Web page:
An exceptionally fun urban fantasy of the “magic in a modern city” type, as opposed to “my supernatural boyfriend” type, written by a TV writer whose credits include Doctor Who.

Peter Grant is a smartass rookie cop in London whose life changes dramatically when the sole witness to a decapitation murder turns out to be a ghost whom only he can see.

The plot is not exactly strikingly original, but the narration and atmosphere are outstanding. What makes me dislike a lot of urban fantasy is that it’s clearly supposed to be witty, but isn’t. This novel is full of quotable bits of very authentic cynical cop humor, and often made me laugh aloud. I suggest reading the first chapter, if you have an e-reader, to see if you too like the voice.

I can’t vouch for the authenticity of the London setting or of Grant’s West African heritage, but within the novel itself, both are vivid and believable. His London absolutely feels like a real city that you visit for the space of the novel, multicultural and sprawling and full of the little details people who love their hometown know.

The magic and magical beings, again, are not terribly original, but done extremely well, with humor and cleverness. The supporting characters are fun, sketched in bright strokes— I especially liked Grant’s mentor and a family of river spirits. This is a real craftsman’s book.

Note that it contains some gruesome murder scenes, including one with a dead baby. (The dead baby is not graphically described.) They’re not gratuitous and they’re essential to the plot, but as a murder mystery, it’s on the gritty rather than the cozy side. That being said, it’s overall a cheerful, playful book, not one where rocks fall and everyone dies.

I think it would appeal to fans of Steven Brust’s Vlad Taltos series. It also reminded me a bit of Neil Gaiman’s Neverwhere, but Peter Grant is a much more interesting protagonist than Richard Mayhew.

There are two more books in the series, but the first, at least, stands alone. I will definitely read the sequels.

Midnight Riot
jjhunter: Drawing of human JJ in ink tinted with blue watercolor; woman wearing glasses with arched eyebrows (JJ inked)

From: [personal profile] jjhunter


I highly, highly recommend the audiobook version of this and the other Peter Grant books to date. There's also some superb yuletide fic waiting when you're done with the third book. :o)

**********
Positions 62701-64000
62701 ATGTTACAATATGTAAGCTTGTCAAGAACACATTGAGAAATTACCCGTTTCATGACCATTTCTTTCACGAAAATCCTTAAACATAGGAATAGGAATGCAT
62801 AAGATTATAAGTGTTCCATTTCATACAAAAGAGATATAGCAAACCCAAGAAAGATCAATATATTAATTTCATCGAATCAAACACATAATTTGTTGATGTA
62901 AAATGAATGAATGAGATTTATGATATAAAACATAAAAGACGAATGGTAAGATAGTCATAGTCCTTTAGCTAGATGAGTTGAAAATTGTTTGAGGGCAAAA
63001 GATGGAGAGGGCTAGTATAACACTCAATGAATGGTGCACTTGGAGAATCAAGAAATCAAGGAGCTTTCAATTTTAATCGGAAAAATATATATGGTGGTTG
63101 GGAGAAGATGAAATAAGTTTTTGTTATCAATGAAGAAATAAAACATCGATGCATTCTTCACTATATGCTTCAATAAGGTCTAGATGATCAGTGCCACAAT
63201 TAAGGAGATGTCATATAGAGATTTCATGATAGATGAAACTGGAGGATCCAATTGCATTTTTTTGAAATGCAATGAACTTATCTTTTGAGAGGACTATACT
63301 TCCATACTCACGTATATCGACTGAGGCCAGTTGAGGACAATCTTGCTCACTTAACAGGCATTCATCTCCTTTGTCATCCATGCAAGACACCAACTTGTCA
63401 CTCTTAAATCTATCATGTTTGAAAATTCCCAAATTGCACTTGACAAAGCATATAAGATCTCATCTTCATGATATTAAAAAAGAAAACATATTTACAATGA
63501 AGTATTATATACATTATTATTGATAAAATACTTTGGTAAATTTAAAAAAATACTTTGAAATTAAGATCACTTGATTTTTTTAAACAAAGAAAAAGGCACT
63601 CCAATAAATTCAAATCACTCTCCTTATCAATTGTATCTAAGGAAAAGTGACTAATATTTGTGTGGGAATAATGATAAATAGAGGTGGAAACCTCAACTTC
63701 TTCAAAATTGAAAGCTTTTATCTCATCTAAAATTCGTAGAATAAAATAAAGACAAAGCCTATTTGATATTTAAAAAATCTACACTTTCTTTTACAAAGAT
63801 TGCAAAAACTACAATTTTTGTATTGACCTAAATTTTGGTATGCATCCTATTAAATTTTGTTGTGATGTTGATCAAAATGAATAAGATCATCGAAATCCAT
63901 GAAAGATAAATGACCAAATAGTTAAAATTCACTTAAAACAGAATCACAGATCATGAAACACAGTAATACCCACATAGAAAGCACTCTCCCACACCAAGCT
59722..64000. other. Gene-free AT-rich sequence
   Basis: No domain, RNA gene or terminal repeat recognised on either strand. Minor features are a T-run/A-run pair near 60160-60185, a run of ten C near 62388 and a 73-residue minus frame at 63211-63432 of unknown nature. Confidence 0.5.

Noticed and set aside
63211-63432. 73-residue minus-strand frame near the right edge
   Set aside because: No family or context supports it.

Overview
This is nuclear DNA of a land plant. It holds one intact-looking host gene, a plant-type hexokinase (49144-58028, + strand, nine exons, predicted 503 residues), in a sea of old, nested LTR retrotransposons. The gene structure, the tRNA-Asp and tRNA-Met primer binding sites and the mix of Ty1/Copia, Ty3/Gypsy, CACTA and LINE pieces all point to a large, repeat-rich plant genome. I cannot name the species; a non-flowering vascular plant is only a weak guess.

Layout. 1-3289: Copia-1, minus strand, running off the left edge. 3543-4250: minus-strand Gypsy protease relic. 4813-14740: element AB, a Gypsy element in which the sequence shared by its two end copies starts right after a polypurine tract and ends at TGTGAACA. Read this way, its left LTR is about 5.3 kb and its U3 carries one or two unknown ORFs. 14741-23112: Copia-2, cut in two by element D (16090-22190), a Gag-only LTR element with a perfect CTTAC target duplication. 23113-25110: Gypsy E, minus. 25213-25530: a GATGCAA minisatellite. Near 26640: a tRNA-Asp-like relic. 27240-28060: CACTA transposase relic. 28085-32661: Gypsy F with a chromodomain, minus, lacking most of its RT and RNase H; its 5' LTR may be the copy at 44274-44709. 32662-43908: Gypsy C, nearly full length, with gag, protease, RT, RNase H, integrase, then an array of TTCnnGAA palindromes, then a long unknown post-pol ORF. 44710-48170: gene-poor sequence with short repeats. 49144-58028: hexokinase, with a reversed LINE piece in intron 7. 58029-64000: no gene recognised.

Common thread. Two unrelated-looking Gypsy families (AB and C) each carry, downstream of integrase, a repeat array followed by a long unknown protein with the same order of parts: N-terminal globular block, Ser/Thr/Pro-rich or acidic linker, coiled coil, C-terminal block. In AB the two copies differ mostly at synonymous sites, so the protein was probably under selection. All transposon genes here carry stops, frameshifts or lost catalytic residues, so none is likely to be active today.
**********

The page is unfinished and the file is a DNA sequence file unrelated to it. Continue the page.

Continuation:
kayloulee: ST: TOS Spock in an orange jumpsuit like a beekeeper "I am a space beekeeper.I keep space bees" (Default)

From: [personal profile] kayloulee


I double this recommendation! The voice actor is *amazing*. Except his Australian accent - as an Australian I can tell you that it's a bit off. But the Aussie character has maybe two paragraphs of speaking part, so it's not a big problem.
musesfool: Olivia Dunham, PI (there are blondes and blondes)

From: [personal profile] musesfool


I enjoyed these books so much and I recommend the next two wholeheartedly. I'm impatiently hoping that there will be many more.

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mme_hardy: White rose (Default)

From: [personal profile] mme_hardy


Thank you! This sounds like just what I need.
oursin: The stylised map of the London Underground, overwritten with Tired of London? Tired of Life! (Tired of London? Tired of Life!)

From: [personal profile] oursin


It's very good on London: my only gripe was a scene in the second book involving an archive repository I know of, and I think I know why he got it wrong (visiting author gets a different perspective to the ordinary punter).
kore: (lumina book - Bram Stoker's Dracula)

From: [personal profile] kore


Peter Grant is a much more interesting protagonist than Richard Mayhew.

GOD, YES .....then again so is a sack of wet cement, hah.

What really made this book for me -- and the following ones -- was Peter's voice, and there was a good review elseweb (can't remember where now) that pointed out altho Peter obviously finds women (very) sexy, he's very respectful of them at the same time. But not at all in a very Obvious preachy way.

(I also seriously want Molly to get her own spinoff, or backstory, or something. MOLLY.)

The sequels weren't quiiiite as good, I thought -- the second suffers a bit from second-novel-itis where there's a lot of catchup and explaining, and part of why I loved the first book was its very light exposition. It wasn't quite as tightly plotted as the first book, either, where everything came together so well in that last journey. But I liked it a lot thematically -- it reminded me of later Buffy, when monsters got souls, too. The third book still wasn't quite as good as the first, but LESLEY, and I definitely got the sense of it as a series -- it wasn't just one book after another taking place in the same world, each is building on the next, which I also really like.
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phoenix: (book)

From: [personal profile] phoenix